When Alison Scott is promoted in E! Television, she goes to a night-club to celebrate with her older married sister Debbie. Alison meets the pothead reckless Ben Stone and while having a small talk with Ben, Debbie's husband Pete calls her to tell that their daughter has chicken pox. Debbie leaves the place but Allison stays with Ben, drinking and dancing along all night; completely wasted, they end up having a one night stand. Ben does not use a condom and eight weeks later, Allison discovers that she is pregnant. She calls Ben and they decide to try to stay together and have the baby. However, Ben needs to grow up first to raise a family of his own.Written by
Claudio Carvalho, Rio de Janeiro, Brazil
When Alison is arguing with Ben in her car, there is no rear-view mirror installed on the car (presumably to give the camera a better shot of them). See more »
I got to get off! I got to get off! Got to get off! Got to get off!
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Baby photos of the cast and crew are shown during the closing credits. See more »
The Total Recall skit was also in the US theatrical release instead of the Short Cuts version. The Short Cuts version of the scene was added into the unrated DVD cut. The Total Recall version is still intact on the R-Rated R1 DVD. See more »
I can see what people admire and praise about it - but I think some are going too far.
"Knocked Up" is a well-made, enjoyable comedy about the consequences of an unprotected one-night stand. It has dual lessons for its lead characters: Seth Rogen has to learn to grow up and accept responsibility and Katherine Heigl has to choose between a professional life as a television interviewer or a possibly less rewarding (as she sees it) life as a stay-at-home mom.
And because it's Judd Apatow, he handles the sex gags carefully and with enough maturity that it doesn't become another stale sex comedy. But I think some people jumping on the Apatow bandwagon are so eager to praise him as the "Savior" of the sex-comedy genre that they are overlooking some of the film's flaws.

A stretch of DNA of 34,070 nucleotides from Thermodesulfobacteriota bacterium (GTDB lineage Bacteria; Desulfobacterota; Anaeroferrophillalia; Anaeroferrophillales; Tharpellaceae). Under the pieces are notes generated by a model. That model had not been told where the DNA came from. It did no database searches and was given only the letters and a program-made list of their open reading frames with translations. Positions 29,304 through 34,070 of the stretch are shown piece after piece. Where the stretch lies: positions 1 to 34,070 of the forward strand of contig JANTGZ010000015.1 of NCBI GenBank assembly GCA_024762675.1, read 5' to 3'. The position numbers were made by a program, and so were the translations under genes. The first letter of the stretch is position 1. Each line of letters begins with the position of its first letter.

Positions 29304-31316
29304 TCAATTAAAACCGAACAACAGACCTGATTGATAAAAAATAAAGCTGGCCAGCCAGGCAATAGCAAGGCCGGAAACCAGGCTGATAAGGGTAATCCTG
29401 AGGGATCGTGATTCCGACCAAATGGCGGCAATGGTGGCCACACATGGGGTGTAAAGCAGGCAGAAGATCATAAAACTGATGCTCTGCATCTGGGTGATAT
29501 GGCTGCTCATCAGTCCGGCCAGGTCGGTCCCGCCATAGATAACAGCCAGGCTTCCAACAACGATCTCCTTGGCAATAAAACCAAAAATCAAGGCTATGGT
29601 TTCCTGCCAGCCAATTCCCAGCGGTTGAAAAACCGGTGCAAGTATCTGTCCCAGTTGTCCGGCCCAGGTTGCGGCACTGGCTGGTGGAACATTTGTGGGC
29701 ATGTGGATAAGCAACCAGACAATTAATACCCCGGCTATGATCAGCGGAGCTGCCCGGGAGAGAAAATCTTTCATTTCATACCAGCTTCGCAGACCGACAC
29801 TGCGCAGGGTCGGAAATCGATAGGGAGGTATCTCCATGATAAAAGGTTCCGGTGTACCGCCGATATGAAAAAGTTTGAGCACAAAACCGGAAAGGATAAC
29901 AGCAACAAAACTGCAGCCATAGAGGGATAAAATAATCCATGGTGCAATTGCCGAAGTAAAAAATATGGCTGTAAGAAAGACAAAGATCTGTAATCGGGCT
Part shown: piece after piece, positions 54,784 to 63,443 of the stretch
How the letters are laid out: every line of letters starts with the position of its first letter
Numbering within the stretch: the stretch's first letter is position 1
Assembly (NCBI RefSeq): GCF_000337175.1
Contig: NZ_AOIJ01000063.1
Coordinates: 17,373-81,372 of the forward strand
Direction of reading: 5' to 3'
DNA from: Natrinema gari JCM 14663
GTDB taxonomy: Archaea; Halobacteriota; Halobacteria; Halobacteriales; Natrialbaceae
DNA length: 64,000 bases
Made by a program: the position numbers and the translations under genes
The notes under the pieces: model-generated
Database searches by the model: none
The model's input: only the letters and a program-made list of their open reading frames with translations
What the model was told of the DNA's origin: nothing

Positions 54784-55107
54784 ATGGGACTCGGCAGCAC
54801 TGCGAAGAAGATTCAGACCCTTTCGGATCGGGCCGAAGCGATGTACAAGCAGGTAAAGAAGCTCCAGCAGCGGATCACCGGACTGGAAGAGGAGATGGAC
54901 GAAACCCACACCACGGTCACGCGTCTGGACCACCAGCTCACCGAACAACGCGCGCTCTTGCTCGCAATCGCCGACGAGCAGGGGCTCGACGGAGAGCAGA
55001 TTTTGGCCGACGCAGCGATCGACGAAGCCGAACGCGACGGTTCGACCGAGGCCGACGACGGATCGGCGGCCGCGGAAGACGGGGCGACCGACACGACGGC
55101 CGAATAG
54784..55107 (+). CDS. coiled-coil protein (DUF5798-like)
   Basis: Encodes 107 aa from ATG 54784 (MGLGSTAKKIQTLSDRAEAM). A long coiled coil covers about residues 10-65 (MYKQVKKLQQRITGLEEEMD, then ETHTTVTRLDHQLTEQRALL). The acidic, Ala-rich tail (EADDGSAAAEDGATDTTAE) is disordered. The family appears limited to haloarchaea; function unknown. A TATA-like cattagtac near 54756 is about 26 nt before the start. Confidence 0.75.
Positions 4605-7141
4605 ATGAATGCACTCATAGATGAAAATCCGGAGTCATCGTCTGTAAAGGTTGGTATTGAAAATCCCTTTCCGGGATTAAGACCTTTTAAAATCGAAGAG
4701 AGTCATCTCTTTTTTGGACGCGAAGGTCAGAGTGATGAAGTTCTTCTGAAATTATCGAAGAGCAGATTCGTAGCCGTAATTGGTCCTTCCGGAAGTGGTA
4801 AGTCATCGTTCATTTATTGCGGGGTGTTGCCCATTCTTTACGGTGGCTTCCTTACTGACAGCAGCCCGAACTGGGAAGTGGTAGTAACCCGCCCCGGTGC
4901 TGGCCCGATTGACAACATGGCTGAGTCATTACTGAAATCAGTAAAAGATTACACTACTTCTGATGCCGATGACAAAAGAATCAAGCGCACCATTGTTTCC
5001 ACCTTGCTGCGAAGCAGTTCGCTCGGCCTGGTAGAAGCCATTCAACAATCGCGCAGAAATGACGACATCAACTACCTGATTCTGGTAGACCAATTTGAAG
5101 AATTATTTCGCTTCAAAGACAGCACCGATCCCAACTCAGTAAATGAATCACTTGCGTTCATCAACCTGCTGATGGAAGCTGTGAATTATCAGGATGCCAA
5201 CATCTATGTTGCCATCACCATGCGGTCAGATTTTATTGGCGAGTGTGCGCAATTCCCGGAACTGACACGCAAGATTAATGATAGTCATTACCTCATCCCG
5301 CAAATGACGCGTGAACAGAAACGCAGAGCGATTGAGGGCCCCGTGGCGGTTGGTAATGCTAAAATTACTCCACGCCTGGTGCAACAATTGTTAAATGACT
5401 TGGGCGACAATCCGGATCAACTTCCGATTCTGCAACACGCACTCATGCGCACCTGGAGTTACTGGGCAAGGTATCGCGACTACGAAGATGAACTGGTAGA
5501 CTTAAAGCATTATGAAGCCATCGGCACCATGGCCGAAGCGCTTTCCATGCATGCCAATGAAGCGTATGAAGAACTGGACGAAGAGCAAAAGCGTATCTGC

First of all, if we're going to be picky, the comedy isn't very consistent. Which is OK - I'd prefer it that way - but when you see reviews touting it as "the funniest movie of the year," expectations can't help but build.
I didn't think the acting was as good as in "The 40-Year-Old Virgin." Seth Rogen is a great supporting actor - but I find him rather irritating as a lead character. His revelation at the end of the film, too, isn't very believable - they spend so much time focusing on his life as a slacker that the transition between him being a man-child and accepting responsibility is as realistic as a "Rocky" training montage; he has a heartfelt talk with his dad (Harold Ramis) and suddenly he's 100% willing to become committed. Okay.
I'm not a big Heigl fan, but she fit the role well here. Paul Rudd was the real scene-stealer, though. But he's thrown off-balance by the casting of Apatow's wife - can he PLEASE stop putting her in all his movies? She can't act.
Overall, this is an OK comedy - better than most of its genre - and the drama is more realistic than most sex comedies, but some people were so willing to jump on it as a "masterpiece" of its genre before it even came out that the hype just killed it for me.
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